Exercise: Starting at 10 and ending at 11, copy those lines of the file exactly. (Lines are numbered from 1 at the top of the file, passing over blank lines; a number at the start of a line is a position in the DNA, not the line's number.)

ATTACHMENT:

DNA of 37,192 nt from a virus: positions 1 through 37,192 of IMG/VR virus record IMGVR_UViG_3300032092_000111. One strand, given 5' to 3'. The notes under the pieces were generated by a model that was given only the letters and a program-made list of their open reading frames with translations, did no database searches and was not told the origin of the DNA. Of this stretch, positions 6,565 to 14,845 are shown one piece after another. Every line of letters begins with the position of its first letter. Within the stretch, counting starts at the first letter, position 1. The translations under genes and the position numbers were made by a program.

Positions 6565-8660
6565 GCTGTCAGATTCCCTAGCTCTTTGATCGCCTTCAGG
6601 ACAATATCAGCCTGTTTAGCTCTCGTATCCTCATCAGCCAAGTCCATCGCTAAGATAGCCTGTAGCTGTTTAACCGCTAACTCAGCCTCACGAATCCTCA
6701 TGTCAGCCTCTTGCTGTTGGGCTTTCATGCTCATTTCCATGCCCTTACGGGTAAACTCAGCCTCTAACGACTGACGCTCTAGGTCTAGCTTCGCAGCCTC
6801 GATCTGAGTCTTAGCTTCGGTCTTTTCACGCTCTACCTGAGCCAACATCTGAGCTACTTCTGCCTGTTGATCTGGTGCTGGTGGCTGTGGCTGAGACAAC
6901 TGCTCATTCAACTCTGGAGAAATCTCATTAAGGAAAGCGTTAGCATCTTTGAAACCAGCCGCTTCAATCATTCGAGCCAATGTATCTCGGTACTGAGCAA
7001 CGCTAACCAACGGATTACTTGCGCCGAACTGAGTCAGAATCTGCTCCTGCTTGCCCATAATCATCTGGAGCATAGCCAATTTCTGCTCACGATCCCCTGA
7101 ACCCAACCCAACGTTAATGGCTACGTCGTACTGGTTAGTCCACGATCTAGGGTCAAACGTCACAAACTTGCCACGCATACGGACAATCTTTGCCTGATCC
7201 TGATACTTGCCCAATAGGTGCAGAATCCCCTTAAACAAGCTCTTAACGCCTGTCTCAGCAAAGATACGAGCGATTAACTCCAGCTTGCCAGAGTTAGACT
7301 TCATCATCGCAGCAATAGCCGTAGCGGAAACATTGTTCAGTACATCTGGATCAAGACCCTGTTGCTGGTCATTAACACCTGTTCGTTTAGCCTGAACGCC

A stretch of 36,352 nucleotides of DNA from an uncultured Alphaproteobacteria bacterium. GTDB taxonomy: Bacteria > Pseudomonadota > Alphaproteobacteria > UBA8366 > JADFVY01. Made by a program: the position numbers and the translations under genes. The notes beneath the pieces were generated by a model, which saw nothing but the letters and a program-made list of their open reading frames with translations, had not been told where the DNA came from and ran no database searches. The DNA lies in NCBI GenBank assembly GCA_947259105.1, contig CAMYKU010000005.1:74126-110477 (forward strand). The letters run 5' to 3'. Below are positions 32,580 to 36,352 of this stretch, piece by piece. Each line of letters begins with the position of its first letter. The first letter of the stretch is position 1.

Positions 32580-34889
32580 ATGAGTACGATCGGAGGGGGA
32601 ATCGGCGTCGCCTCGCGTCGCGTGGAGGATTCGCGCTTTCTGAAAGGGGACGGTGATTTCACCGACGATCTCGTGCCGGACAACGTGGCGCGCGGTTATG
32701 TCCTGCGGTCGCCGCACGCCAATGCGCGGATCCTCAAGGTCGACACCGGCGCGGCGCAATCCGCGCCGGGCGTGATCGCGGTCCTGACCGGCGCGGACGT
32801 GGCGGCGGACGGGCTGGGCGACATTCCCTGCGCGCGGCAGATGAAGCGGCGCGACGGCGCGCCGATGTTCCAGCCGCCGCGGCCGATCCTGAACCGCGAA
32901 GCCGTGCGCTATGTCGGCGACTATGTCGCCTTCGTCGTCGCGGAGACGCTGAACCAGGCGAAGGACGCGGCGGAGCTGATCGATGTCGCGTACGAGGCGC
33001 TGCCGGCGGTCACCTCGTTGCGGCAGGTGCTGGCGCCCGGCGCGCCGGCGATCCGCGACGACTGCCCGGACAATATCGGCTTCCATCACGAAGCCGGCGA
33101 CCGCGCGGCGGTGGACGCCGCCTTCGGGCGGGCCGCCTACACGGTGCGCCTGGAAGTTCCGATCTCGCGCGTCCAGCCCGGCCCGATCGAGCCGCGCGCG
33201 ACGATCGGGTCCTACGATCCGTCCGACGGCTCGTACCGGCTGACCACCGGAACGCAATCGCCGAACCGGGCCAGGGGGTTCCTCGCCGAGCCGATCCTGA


7201 TGATACTTGCCCAATAGGTGCAGAATCCCCTTAAACAAGCTCTTAACGCCTGTCTCAGCAAAGATACGAGCGATTAACTCCAGCTTGCCAGAGTTAGACT
7301 TCATCATCGCAGCAATAGCCGTAGCGGAAACATTGTTCAGTACATCTGGATCAAGACCCTGTTGCTGGTCATTAACACCTGTTCGTTTAGCCTGAACGCC